What Is Bird in Hand?
The bird in hand is a theory that says investors prefer dividends from stock investing to potential capital gains because of the inherent uncertainty associated with capital gains. Based on the adage, “a bird in the hand is worth two in the bush,” the bird-in-hand theory states that investors prefer the certainty of dividend payments to the possibility of substantially higher future capital gains.
- The bird in hand theory says investors prefer stock dividends to potential capital gains due to the uncertainty of capital gains.
- The theory was developed as a counterpoint to the Modigliani-Miller dividend irrelevance theory, which maintains that investors don’t care where their returns come from.
- Capital gains investing represents the “two in the bush” side of the adage “a bird in the hand is worth two in the bush.”
Understanding Bird in Hand
Myron Gordon and John Lintner developed the bird-in-hand theory as a counterpoint to the Modigliani-Miller dividend irrelevance theory. The dividend irrelevance theory maintains that investors are indifferent to whether their returns from holding stock arise from dividends or capital gains. Under the bird-in-hand theory, stocks with high dividend payouts are sought by investors and, consequently, command a higher market price.
Investors who subscribe to the bird in hand theory believe that dividends are more certain than capital gains.
Bird in Hand vs. Capital Gains Investing
Investing in capital gains is mainly predicated on conjecture. An investor may gain an advantage in capital gains by conducting extensive company, market, and macroeconomic research. However, ultimately, the performance of a stock hinges on a host of factors that are out of the investor’s control.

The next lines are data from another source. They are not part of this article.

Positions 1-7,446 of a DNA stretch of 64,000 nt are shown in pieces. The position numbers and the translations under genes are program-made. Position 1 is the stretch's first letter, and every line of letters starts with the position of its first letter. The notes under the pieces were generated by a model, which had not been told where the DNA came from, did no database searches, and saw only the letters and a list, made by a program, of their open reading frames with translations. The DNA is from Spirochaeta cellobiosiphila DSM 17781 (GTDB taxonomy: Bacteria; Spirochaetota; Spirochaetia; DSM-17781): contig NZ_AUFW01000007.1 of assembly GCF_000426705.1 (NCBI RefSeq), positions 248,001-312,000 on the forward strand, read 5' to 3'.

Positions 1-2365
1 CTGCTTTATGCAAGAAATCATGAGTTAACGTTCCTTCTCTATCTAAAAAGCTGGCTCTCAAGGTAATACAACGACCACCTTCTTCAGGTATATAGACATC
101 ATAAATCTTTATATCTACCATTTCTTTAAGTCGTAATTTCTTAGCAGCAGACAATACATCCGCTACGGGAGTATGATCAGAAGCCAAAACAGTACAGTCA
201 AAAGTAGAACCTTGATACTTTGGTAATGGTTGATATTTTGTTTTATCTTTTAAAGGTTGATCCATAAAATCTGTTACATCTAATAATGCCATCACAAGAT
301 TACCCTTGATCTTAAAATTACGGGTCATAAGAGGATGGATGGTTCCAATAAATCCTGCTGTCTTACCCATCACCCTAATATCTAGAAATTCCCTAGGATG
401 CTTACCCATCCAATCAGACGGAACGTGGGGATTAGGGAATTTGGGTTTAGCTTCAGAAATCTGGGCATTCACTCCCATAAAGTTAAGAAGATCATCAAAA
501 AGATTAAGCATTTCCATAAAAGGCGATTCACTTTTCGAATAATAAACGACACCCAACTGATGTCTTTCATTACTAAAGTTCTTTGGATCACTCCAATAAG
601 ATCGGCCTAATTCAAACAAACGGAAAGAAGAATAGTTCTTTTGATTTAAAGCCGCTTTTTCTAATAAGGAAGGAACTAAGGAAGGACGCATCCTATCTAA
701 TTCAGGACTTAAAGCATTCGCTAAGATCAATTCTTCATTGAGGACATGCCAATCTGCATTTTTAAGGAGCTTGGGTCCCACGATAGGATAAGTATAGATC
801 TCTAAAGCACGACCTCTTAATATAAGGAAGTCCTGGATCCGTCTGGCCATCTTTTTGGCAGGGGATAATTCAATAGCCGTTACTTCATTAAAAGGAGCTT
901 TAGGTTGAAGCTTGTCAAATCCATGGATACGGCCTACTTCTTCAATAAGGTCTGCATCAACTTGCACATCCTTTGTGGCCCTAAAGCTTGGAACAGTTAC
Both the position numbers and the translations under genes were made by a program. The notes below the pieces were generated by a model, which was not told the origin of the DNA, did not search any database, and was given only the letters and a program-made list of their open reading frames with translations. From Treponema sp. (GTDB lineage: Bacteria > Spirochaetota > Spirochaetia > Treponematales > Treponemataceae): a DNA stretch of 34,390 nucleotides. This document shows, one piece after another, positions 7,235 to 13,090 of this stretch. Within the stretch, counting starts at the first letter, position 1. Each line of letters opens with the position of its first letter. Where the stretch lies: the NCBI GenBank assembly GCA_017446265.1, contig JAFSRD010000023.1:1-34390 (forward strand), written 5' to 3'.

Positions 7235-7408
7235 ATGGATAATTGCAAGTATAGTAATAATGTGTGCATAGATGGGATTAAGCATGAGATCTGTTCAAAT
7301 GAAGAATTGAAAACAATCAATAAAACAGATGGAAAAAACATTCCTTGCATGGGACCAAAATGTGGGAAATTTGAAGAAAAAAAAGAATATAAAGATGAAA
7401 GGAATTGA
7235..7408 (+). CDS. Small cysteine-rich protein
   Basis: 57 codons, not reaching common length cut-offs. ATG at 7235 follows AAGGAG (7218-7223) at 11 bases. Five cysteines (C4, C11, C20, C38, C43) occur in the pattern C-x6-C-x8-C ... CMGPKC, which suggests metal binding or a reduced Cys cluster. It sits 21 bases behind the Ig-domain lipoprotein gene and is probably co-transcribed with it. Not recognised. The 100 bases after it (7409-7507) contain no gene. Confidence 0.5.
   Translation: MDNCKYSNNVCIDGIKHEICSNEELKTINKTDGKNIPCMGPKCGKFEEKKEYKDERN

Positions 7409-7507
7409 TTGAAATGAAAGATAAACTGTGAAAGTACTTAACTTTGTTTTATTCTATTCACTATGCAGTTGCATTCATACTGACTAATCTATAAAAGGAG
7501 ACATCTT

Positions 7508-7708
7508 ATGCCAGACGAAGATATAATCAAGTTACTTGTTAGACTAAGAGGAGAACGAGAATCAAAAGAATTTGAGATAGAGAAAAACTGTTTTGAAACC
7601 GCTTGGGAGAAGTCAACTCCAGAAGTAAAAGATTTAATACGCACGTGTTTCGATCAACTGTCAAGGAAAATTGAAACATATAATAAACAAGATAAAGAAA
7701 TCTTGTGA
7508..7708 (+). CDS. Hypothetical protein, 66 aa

For this reason, capital gains investing represents the “two in the bush” side of the adage. Investors chase capital gains because there is a possibility that those gains may be large, but it is equally possible that capital gains may be nonexistent or, worse, negative.
Broad stock market indices such as the Dow Jones Industrial Average (DJIA) and the Standard & Poor’s (S&P) 500 have averaged annual returns of up to 10% over the long-term. Finding dividends that high is difficult. Even stocks in notoriously high-dividend industries, such as utilities and telecommunications, tend to top out at 5%. However, if a company has been paying a dividend yield of, for example, 5% for many years, receiving that return in a given year is more likely than earning 10% in capital gains.
During years such as 2001 and 2008, the broad stock market indices posted big losses, despite trending upward over the long term. In similar years, dividend income is more reliable and secure; hence, these more stable years are associated with the bird-in-hand theory.
Disadvantages of the Bird in Hand
Legendary investor Warren Buffett once opined that where investing is concerned, what is comfortable is rarely profitable. Dividend investing at 5% per year provides near-guaranteed returns and security. However, over the long term, the pure dividend investor earns far less money than the pure capital gains investor. Moreover, during some years, such as the late 1970s, dividend income, while secure and comfortable, has been insufficient even to keep pace with inflation.
Example of Bird in Hand
As a dividend-paying stock, Coca-Cola (KO) would be a stock that fits in with a bird-in-hand theory-based investing strategy. According to Coca-Cola, the company began paying regular quarterly dividends starting in the 1920s. Further, the company has increased these payments every year for the last 56 years.
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